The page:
IN 1895 the women of Massachusetts were asked by the state whether they wished the suffrage. Of the 575,000 voting women in the state, only 22,204 cared for it enough to deposit in a ballot box an affirmative answer to this question. That is, in round numbers, less than four per cent wished to vote; about ninety-six per cent were opposed to woman suffrage or indifferent to it. That this expresses fairly well the average sentiment throughout the country can hardly be questioned. There may be some Western states in which the proportion of women who, for one reason or another, desire the suffrage is somewhat larger; on the other hand, there are Southern states in which it is even less. Certainly few men or women will doubt that at the present time an overwhelming majority of women are either reluctant to accept the ballot or indifferent to it. Why this indifference, this reluctance? This is the question which in this article I seek to answer. Briefly, I believe it is because woman feels, if she does not clearly see, that the question of woman suffrage is more than merely political; that it concerns the nature and structure of society,—the home, the church, the industrial organism, the state, the social fabric. And to a change which involves a revolution in all of these she interposes an inflexible though generally a silent opposition. It is for these silent women—whose voices are not heard in conventions, who write no leaders, deliver no lectures, and visit no legislative assemblies—that I speak; it is their unspoken thought and feeling I wish to interpret.***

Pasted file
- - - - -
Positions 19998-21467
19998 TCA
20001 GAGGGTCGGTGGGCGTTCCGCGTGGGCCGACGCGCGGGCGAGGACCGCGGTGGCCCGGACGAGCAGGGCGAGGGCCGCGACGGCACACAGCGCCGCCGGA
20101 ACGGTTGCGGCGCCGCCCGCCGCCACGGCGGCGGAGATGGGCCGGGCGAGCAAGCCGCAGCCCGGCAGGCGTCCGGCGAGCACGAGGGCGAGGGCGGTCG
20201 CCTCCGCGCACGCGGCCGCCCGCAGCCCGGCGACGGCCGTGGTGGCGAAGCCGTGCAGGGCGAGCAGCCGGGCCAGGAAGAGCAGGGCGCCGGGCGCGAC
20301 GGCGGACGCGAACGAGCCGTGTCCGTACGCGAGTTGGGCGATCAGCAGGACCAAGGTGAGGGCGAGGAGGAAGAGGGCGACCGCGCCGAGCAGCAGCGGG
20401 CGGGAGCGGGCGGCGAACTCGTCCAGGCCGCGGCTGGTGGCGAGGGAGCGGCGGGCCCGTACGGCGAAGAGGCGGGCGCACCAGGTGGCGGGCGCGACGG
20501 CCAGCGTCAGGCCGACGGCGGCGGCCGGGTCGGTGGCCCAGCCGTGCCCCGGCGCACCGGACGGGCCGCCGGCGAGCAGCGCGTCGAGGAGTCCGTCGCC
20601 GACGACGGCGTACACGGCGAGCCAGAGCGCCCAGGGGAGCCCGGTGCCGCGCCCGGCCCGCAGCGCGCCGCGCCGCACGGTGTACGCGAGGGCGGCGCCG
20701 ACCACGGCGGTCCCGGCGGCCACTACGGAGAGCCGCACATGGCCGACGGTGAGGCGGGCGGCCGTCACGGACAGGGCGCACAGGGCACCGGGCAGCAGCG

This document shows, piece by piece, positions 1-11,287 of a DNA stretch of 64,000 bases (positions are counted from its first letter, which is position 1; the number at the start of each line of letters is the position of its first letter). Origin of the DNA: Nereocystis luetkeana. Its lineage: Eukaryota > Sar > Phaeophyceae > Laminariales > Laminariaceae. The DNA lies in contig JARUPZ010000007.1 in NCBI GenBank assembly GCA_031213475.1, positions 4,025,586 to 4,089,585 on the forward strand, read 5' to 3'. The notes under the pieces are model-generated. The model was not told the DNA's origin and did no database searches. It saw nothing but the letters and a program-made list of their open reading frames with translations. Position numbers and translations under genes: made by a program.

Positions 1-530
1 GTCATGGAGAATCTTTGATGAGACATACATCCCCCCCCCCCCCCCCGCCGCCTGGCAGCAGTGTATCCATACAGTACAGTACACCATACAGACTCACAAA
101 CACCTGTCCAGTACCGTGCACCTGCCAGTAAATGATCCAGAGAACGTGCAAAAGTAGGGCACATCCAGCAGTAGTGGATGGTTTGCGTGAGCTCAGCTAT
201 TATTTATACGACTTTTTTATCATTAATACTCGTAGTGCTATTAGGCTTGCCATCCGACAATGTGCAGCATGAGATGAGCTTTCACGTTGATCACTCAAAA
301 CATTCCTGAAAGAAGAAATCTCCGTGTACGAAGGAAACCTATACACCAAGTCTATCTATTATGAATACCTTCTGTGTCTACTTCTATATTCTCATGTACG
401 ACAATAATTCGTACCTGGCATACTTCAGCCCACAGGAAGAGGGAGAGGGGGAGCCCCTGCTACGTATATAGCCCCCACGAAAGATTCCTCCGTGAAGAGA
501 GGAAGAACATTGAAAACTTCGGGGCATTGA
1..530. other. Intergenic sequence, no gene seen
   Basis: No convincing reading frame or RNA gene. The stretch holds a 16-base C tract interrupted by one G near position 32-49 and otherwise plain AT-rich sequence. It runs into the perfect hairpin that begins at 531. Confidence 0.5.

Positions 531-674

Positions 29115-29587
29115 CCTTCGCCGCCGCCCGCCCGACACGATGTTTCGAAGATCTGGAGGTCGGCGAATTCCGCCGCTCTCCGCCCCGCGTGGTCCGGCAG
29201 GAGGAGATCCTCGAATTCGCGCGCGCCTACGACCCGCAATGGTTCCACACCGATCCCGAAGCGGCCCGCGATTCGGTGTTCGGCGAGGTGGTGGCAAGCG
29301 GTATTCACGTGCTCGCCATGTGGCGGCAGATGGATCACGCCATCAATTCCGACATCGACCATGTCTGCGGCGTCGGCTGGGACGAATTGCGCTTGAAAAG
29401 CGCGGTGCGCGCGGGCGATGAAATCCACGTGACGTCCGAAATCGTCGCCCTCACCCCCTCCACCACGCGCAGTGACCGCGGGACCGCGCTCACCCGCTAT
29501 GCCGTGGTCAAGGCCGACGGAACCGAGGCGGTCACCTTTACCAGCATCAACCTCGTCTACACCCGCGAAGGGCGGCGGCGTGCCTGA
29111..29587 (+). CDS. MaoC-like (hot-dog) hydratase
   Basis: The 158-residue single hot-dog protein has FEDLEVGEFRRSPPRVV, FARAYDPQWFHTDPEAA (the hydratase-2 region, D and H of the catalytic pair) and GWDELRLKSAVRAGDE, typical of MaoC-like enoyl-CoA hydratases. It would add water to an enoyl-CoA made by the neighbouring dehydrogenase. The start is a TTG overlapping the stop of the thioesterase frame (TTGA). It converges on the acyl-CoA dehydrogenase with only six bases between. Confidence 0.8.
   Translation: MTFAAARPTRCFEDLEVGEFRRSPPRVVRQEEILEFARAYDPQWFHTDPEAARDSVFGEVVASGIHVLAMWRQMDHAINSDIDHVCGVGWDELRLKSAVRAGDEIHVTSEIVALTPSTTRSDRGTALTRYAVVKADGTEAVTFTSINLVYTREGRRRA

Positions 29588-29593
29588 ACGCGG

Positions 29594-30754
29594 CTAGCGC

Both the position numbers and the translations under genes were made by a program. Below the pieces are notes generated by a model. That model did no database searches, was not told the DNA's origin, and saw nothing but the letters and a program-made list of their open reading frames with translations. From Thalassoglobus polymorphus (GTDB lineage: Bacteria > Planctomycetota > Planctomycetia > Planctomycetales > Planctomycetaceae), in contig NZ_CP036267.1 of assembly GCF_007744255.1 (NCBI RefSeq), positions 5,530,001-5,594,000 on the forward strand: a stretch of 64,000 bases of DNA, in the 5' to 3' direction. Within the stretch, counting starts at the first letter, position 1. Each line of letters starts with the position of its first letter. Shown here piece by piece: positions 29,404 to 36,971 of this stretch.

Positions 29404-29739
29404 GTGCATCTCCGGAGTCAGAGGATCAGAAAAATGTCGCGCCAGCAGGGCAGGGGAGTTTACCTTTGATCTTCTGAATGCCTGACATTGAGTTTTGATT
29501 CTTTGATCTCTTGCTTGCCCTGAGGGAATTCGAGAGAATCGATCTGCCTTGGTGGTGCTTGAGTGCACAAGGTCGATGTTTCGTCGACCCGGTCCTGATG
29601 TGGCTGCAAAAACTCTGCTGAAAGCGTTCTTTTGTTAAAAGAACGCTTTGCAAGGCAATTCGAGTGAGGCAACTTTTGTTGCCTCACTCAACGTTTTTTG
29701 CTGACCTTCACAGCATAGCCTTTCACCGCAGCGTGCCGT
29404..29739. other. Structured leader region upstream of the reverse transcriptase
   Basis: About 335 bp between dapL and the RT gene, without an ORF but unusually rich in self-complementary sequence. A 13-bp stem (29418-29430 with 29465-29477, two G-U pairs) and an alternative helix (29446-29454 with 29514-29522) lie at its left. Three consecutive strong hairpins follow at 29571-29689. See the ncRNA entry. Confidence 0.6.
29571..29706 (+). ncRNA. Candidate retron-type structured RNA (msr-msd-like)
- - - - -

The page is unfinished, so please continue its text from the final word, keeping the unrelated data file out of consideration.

First, that the family is the basis of society, from which it grows.
Second, that the basis of the family, and therefore of society, is the difference between the sexes,—a difference which is inherent, temperamental, functional.
Third, that the military function, all its forms and phases, belongs to man that he has no right to thrust it upon woman or to ask her to share it with him; that it is his duty, and his exclusively, to do that battling with the elements which wrests livelihood from a reluctant or resisting Nature, and which is therefore the pre-requisite to all productive industry; and that battling with the enemies of society which compels them to respect its rights, and which is therefore the primary condition of government.
Thursday, June 20, 2019
Darren Rosenblum, California Dreaming? 99 B.U.L.Rev 1435 (2019)